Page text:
It was a hate piece that feeds the very lowest stereotypes (hint: lies) about poor people as well as triggering racism; others as I link in my piece have shown that the article was both filled with gross stereotypes and factually misrepresented the study it cited.

So, thank you for pointing out Trump’s lies, but as I was admonished as a child, when you point a finger at someone, three are pointing back at you.

Will you simultaneously clean your own house, become a leader for your field in the pursuit of a critical free press, as you challenge the current administration?

If yes, I will eagerly open the door, and subscribe with glee.

See Also

Sam Waterston: The danger of Trump’s constant lying

The Big Lie about the Left in the U.S.

The Big Lie about the Left in the U.S. is that the Left exists in some substantial and influential way in the country.

The Truth about the Left in the U.S. is that the Left does not exist in some substantial and influential way in the country. Period.

The little lies that feed into the Big Lie include that universities and professors, K-12 public schools, the mainstream media, and Hollywood are all powerful instruments of liberal propaganda.

These little lies have cousins in the annual shouting about the “war on Christmas” and hand wringing by Christians that they are somehow the oppressed peoples of the U.S.

These lies little and Big are a scale problem in that the U.S. is now and has always been a country whose center is well to the right, grounded as we are in capitalism more so than democracy.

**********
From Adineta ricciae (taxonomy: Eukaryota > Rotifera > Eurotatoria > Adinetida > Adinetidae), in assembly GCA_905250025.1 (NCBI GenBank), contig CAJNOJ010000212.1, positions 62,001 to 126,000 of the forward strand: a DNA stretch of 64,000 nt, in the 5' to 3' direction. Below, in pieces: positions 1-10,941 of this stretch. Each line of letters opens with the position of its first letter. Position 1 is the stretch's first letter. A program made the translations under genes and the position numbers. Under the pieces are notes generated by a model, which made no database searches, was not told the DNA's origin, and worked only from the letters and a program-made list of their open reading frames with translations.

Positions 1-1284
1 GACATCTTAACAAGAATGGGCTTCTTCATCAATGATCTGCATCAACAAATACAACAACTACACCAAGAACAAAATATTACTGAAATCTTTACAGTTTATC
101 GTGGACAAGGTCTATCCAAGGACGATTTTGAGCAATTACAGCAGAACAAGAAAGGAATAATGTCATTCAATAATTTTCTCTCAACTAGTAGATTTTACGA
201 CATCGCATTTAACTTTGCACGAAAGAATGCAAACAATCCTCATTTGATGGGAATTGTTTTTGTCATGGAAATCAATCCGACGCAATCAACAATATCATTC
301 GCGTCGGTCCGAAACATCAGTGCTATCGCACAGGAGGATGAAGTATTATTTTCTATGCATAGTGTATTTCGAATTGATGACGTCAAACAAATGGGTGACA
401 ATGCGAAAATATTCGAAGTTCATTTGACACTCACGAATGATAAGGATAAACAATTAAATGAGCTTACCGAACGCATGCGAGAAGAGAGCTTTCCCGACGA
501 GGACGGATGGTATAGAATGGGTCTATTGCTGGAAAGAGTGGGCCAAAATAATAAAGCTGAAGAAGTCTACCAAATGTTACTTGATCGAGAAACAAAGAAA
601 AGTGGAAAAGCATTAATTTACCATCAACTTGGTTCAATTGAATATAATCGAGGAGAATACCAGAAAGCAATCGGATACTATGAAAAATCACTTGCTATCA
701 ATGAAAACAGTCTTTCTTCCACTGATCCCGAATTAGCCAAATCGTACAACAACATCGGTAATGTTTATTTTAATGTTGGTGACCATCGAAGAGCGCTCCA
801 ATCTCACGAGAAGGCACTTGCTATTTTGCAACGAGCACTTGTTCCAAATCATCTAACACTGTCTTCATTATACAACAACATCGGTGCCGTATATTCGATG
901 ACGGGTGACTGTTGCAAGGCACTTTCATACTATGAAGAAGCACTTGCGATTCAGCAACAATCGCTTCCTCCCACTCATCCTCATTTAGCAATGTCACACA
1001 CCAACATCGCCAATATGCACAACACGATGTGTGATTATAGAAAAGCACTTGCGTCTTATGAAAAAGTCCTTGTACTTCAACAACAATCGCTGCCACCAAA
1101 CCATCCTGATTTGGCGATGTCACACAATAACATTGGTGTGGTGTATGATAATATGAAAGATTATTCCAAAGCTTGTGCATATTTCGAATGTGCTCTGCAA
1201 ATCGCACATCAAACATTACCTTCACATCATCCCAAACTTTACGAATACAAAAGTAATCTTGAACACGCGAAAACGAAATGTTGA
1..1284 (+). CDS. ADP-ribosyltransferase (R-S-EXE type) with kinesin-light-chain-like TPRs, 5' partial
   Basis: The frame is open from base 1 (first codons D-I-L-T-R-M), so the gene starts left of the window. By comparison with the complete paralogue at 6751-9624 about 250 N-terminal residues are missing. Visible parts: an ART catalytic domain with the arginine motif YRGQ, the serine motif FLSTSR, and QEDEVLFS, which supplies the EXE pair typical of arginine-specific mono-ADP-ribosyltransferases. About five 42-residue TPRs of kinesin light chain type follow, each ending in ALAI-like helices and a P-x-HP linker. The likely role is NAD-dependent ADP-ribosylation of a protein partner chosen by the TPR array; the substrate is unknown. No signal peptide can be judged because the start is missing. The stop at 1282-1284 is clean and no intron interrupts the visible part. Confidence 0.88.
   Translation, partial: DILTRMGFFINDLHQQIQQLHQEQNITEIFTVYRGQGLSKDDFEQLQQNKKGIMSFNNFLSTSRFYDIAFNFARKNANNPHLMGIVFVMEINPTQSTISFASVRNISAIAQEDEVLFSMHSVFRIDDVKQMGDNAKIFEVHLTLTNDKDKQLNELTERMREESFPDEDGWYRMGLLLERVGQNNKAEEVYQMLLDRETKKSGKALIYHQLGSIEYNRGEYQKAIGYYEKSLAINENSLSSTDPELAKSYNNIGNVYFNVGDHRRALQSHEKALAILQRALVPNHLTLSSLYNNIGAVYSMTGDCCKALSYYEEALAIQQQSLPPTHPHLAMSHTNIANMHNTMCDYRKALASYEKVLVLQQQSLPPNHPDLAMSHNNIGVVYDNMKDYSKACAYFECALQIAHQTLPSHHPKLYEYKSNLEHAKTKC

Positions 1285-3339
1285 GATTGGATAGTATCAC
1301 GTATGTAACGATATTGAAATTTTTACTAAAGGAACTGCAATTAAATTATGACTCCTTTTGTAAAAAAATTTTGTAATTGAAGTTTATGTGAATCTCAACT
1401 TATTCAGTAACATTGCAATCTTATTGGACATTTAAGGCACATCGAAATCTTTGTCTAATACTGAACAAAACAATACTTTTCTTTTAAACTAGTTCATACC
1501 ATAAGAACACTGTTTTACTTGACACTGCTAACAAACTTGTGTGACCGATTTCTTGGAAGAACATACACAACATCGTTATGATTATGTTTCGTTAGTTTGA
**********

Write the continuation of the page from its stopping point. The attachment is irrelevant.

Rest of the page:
The U.S. is a rightwing country that pays lip service to progressivism and democracy; we have a vibrant and powerful Right and an anemic, fawning Middle.

Wealth, corporatism, consumerism, and power are inseparable in the U.S.—pervading the entire culture including every aspect of government and popular culture.

The Left in the U.S. is a fabricated boogeyman, designed and perpetuated by the Right to keep the general public distracted. Written as dark satire, Kurt Vonnegut’s Cat’s Cradle now serves as a manual for understanding how power uses false enemies to maintain power and control.

Notably during the past 30-plus decades, conservative politics have dominated the country, creating for Republicans a huge problem in terms of bashing “big government.”

But dog-whistle politics grounded in race and racism benefitting the Right and Republicans have a long history.

In 1964, Martin Luther King Jr. confronted Barry Goldwater’s tactics foreshadowing Trump’s strategies and rise:

The Republican Party geared its appeal and program to racism, reaction, and extremism…On the urgent issue of civil rights, Senator Goldwater represents a philosophy that is morally indefensible and socially suicidal. While not himself a racist, Mr. Goldwater articulates a philosophy which gives aid and comfort to the racist. His candidacy and philosophy would serve as an umbrella under which extremists of all stripes would stand. In the light of these facts and because of my love for America, I have no alternative but to urge every Negro and white person of goodwill to vote against Mr. Goldwater and to withdraw support from any Republican candidate that does not publicly disassociate himself from Senator Goldwater and his philosophy.